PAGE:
Pregnant? Hannah Davis Wade felt the telltale signs of hunger and nausea simultaneously, yet how could that be? She and her husband, Tom, had stopped in vitro fertilization treatments months earlier, discouraged after a series of miscarriages and a full-term stillbirth.
So the surprise pregnancy brought as much fear as joy. At 16 weeks, a routine ultrasound showed a serious problem: a complex congenital heart defect known as hypoplastic left heart syndrome (HLHS). Dubbed “half a heart,” the condition leaves the left side of the heart so underdeveloped that it can’t effectively pump blood to the rest of the body.
Heart malformations are the most common congenital defects, affecting nearly 1 percent of births in the United States, but HLHS is rare, found in only 1 out of 4,344 newborns. Once untreatable, HLHS is now managed with three reconstructive surgeries—usually performed at birth, 3 to 6 months of age, and 2 to 3 years—that reroute blood flow to provide adequate circulation.
“We’d lost one baby and couldn’t bear to lose another,” Hannah explains. But when she and her husband met with Achiau Ludomirsky, MD, pediatric cardiologist at Hassenfeld Children’s Hospital at NYU Langone, they found the strength to go forward.
“You can do this,” he told the couple. “People with this condition survive and thrive.”
The couple also found comfort in knowing that their baby couldn’t be in better hands. Their surgeon, Ralph Mosca, MD, chief of the Division of Pediatric and Adult Congenital Cardiac Surgery, is one of the world’s top specialists. Renowned for his skill and speed—a vital asset because the infant is connected to a heart-lung bypass machine in the operating room—he has performed more than 6,000 open heart surgeries, including many complex cases.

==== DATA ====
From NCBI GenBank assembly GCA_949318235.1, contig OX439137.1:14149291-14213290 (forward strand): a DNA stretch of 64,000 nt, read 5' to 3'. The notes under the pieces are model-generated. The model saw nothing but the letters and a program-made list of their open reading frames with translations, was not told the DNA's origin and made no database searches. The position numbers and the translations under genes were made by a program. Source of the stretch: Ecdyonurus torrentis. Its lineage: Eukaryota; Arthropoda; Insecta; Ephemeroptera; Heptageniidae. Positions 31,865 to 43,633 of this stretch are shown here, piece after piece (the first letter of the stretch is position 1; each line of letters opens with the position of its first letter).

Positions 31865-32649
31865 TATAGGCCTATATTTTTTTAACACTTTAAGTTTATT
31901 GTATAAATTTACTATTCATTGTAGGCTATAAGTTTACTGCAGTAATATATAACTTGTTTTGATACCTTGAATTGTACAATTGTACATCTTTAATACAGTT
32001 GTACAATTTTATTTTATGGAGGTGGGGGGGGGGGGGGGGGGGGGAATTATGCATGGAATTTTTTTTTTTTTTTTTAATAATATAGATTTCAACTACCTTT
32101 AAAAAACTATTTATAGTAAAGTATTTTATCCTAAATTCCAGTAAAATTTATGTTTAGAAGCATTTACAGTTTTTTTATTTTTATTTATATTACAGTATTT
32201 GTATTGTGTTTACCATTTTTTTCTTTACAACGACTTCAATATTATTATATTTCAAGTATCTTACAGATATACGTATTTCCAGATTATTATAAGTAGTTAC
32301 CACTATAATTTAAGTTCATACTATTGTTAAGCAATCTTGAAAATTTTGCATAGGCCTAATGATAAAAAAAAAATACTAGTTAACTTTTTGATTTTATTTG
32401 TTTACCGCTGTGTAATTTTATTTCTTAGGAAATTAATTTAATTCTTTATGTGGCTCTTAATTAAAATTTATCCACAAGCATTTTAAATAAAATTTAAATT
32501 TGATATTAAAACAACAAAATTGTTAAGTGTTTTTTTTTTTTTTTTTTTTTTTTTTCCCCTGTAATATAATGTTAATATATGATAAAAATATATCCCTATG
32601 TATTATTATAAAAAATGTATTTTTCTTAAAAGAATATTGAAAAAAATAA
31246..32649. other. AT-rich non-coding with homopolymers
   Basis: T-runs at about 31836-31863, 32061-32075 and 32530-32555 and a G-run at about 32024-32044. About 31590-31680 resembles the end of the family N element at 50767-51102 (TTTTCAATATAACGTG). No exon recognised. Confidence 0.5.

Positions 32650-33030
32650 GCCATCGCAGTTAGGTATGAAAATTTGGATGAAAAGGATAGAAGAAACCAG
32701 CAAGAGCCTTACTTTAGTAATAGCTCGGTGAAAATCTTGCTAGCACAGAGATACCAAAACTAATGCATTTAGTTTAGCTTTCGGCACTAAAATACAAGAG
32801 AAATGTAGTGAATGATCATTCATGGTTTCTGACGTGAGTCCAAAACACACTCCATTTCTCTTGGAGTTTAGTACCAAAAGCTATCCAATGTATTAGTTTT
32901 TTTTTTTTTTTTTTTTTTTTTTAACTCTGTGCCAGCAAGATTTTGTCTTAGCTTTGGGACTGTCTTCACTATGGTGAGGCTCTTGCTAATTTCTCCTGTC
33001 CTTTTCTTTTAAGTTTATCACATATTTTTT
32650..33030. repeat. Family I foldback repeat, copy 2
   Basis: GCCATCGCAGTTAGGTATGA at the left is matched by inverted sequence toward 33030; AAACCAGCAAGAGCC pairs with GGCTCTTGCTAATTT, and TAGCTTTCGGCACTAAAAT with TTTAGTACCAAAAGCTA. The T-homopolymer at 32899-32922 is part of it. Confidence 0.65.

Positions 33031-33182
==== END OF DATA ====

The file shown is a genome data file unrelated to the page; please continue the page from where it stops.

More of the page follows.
Ozzie Wade was born on August 22, 2017, at a mere 4 pounds, 8 ounces. His parents held him for a blissful fleeting moment before a second, unexpected birth defect became apparent. Connected to a ventilator prior to planned heart surgery, Ozzie’s left lung blew up like a balloon. Unable to expel air, he fought for his life. Pediatric surgeon Jason C. Fisher, MD, prepared for an emergency lobectomy, removing about one-third of Ozzie’s lungs, which in time would grow to fill the empty space.
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Ozzie still needed life-saving surgery on his heart as soon as possible, but the combination of compromised heart and lungs made the situation dire. The challenge of keeping him alive fell to Sujata Chakravarti, MD, director of the Congenital Cardiovascular Care Unit. With medications, a ventilator, and the power of human touch, she and her team helped Ozzie get strong enough for the first cardiac repair.
“Ozzie’s recovery from the lung surgery proved he was a fighter,” says Dr. Mosca, who created a “new” aorta and connected it to the right ventricle. “It’s one of the riskier things I do,” he acknowledges. “The baby’s heart is the size of a walnut, and the aorta—1.5 millimeters wide—is like a strand of spaghetti. There’s no room for error. No second chance to get it right.”
On September 21, 2017, Ozzie emerged from the six-hour procedure with a heart that pumped blood to his body through the right ventricle. While fully and partially oxygenated blood still comingled—to be remedied with a later surgery—the redesign gave Ozzie an immediate boost. Within two weeks, he shed all the machines and monitors, drank from a bottle, and prepared to go home.
“There’s only one word for that,” says Dr. Ludomirsky. “Miracle.”